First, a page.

Category Archives: Poetry

Cathedral of My Enchantments

More from Stephen Pentz:

        The Wind Shifts

This is how the wind shifts:
Like the thoughts of an old human,
Who still thinks eagerly
And despairingly.
The wind shifts like this:
Like a human without illusions,
Who still feels irrational things within her.
The wind shifts like this:
Like humans approaching proudly,
Like humans approaching angrily.
This is how the wind shifts:
Like a human, heavy and heavy,
Who does not care.

Wallace Stevens, Harmonium (Alfred A. Knopf 1923).

And this:

As I suggested here recently, wisdom does not necessarily come with age.  I can attest to that.  But growing old does provide an opportunity to pare your life down to essentials.  Think of all the things you once thought were important and that now mean nothing.  The length of that list will depend upon the length of your time upon the earth, dear reader.

One day you will realize, out of the blue, that you have lived more years than the number of years that remain to you.  On that day, life becomes simpler.  You may turn your attention to the wind.

Autumn

Cathedral of my enchantments, autumn wind, I grew old giving thanks.
Czeslaw Milosz, Road-side Dog (Farrar, Straus and Giroux 1998).

James McIntosh Patrick, “Braes o’ Lundie”

Sign of a Nation

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The Flag Goes By

Hats off! Along the street there comes A blare of bugles, a ruffle of drums, A flash of color beneath the sky: Hats off! The flag is passing by! Blue and crimson and white it shines, Over the steel-tipped, ordered lines. Hats off! The colors before us fly; But more than the flag is passing by. Sea-fights and land-fights, grim and great, Fought to make and to save the State: Weary marches and sinking ships; Cheers of victory on dying lips; Days of plenty and years of peace; March of a strong land’s swift increase; Equal justice, right, and law, Stately honor and reverend awe; Sign of a nation, great and strong Toward her people from foreign wrong: Pride and glory and honor,–all Live in the colours to stand or fall. Hats off! Along the street ther comes A blare of bugles, a ruffle of drums; And loyal hearts are beating high: Hats off! The Flag is passing by!

Henry Holcomb Bennett

On Picture Books

G. K. Chesterton wrote this poem in the front of a Caldecott picture book he presented to a young friend:

This is the sort of book we like
     (For you and I are very small),
With pictures stuck in anyhow,
     And hardly any words at all.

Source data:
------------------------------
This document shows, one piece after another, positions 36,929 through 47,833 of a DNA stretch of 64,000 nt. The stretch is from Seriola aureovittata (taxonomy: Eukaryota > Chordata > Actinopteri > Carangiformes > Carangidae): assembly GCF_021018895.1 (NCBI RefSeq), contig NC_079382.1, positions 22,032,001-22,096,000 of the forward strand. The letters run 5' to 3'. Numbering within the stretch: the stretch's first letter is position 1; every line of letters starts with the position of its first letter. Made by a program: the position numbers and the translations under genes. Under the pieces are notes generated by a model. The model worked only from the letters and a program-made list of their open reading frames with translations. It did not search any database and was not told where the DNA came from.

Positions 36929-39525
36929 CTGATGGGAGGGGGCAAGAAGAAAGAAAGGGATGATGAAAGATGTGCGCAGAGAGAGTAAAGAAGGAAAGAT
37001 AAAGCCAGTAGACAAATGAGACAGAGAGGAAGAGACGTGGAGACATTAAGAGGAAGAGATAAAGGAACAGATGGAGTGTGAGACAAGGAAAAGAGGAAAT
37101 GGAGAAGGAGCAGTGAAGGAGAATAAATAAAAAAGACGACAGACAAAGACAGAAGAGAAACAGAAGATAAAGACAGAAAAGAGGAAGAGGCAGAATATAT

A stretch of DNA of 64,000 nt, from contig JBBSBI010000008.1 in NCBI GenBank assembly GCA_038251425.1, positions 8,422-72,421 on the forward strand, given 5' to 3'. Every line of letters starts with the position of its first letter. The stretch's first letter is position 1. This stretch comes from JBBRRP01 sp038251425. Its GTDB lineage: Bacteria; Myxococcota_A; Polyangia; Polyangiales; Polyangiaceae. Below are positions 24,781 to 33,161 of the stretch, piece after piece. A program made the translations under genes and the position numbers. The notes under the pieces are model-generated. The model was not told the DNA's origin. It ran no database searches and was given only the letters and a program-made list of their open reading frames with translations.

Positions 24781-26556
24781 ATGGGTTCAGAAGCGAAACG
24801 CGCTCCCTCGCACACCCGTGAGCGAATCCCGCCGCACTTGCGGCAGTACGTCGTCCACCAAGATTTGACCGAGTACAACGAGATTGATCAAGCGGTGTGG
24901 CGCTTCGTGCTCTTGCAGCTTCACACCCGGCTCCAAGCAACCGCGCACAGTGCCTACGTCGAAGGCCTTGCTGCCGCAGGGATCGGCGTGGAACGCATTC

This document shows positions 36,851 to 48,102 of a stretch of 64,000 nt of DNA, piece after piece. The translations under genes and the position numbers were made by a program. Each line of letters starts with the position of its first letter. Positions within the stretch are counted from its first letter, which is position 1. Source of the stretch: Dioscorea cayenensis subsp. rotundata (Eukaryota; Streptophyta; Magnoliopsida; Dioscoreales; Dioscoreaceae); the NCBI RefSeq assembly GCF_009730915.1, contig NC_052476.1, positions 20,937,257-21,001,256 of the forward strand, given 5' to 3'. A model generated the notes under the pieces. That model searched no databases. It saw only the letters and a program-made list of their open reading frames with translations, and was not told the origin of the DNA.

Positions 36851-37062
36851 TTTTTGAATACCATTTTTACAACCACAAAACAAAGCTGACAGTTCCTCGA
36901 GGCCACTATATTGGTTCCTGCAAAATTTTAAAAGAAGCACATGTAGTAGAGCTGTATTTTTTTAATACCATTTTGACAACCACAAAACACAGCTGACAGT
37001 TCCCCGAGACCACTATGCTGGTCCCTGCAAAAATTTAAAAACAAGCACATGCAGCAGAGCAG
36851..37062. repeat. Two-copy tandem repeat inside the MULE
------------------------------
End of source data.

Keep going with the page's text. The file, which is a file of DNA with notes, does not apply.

You will not understand a word
     Of all the words, including mine;
Never you trouble, you can see,
     And all directness is divine—
Stand up and keep your childishness:
     Read all the pedant’s screeds and strictures;
But don’t believe in anything
     That can’t be told in colored pictures.

The first Caldecott Medal winner (1937). I’m guessing this is probably not the book Chesterton gave, as the illustrations are all black and white.

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To Walk is By a Thought to Go

 

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Walking

To walk abroad is, not with eyes,
But thoughts, the fields to see and prize;
Else may the silent feet,
Like logs of wood,
Move up and down, and see no good,
Nor joy nor glory meet.

Ev’n carts and wheels their place do change,
But cannot see, though very strange
The glory that is by:
Dead puppets may
Move in the bright and glorious day,
Yet not behold the sky.

And are not men than they more blind,
Who having eyes yet never find
The bliss in which they move?
Like statues dead
They up and down are carried,
Yet neither see nor love.

To walk is by a thought to go,
To move in spirit to and fro,
To mind the good we see,
To taste the sweet,
Observing all the things we meet
How choice and rich they be.

To note the beauty of the day,
And golden fields of corn survey,
Admire each pretty flow’r
With its sweet smell;
To praise their Maker, and to tell
The marks of his great pow’r.

To fly abroad like active bees,
Among the hedges and the trees,
To cull the dew that lies
On ev’ry blade,
From every blossom, till we lade
Our minds, as they their thighs.

Observe those rich and glorious things,
The rivers, meadows, woods, and springs,
The fructifying sun;
To note from far
The rising of each twinkling star
For us his race to run.

A little child these well perceives,
Who, tumbling in green grass and leaves,
May rich as kings be thought:
But there’s a sight
Which perfect manhood may delight
To which we shall be brought.

While in those pleasant paths we talk
‘Tis that towards which at last we walk;
For we may by degrees
Wisely proceed
Pleasures of love and praise to heed,
From viewing herbs and trees.

Thomas Traherne (1636-1674), in H. I. Bell (editor), Traherne’s Poems of Felicity (Oxford University Press 1910).  I have modernized the spelling. The italicized words are in the original.

Thanks to Stephen Pentz

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Stonington Flower Show 2011

 

Ascension Day

Yesterday the Christian Church celebrated Ascension Day, forty days after Easter, the day our Lord ascended to Heaven.

Salute the last, and everlasting day,
Joy at the uprising of this Sun, and Son,
Ye whose true tears, or tribulation
Have purely wash’d, or burnt your drossy clay.
Behold, the Highest, parting hence away,
Lightens the dark clouds, which He treads upon;
Nor doth he by ascending show alone,
But first He, and He first enters the way.
O strong Ram, which hast batter’d heaven for me!
Mild lamb, which with Thy Blood hast mark’d the path!
Bright Torch, which shinest, that I the way may see!
O, with Thy own Blood quench Thy own just wrath;
And if Thy Holy Spirit my Muse did raise,
Deign at my hands this crown of prayer and praise.

                                                         John Donne

Latin.png Latin text

Coelos ascendit hodie
Jesus Christus Rex Gloriae:
Sedet ad Patris dexteram,
Gubernat coelum et terram.
Iam finem habent omnia
Patris Davidis carmina.
Iam Dominus cum Domino
Sedet in Dei solio:
In hoc triumpho maximo
Benedicamus Domino.
Laudetur Sancta Trinitas,
Deo dicamus gratias,
Alleluia. Amen.

English.png English translation

Today into the heavens has ascended
Jesus Christ, the King of Glory, Alleluia!
He sits at the Father’s right hand,
and rules heaven and earth, Alleluia!
Now have been fulfilled all of
Father David’s songs,
Now God is with God, Alleluia!
He sits upon the royal throne of God,
in this his greatest triumph, Alleluia!
Let us bless the Lord:
Let the Holy Trinity be praised,
let us give thanks to the Lord,
Alleluia! Amen.

Wake Up

For a few years now I have regularly looked, with anticipation, for a new post on a blog titled First Known When Lost.  The latest one is no disappointment:

Present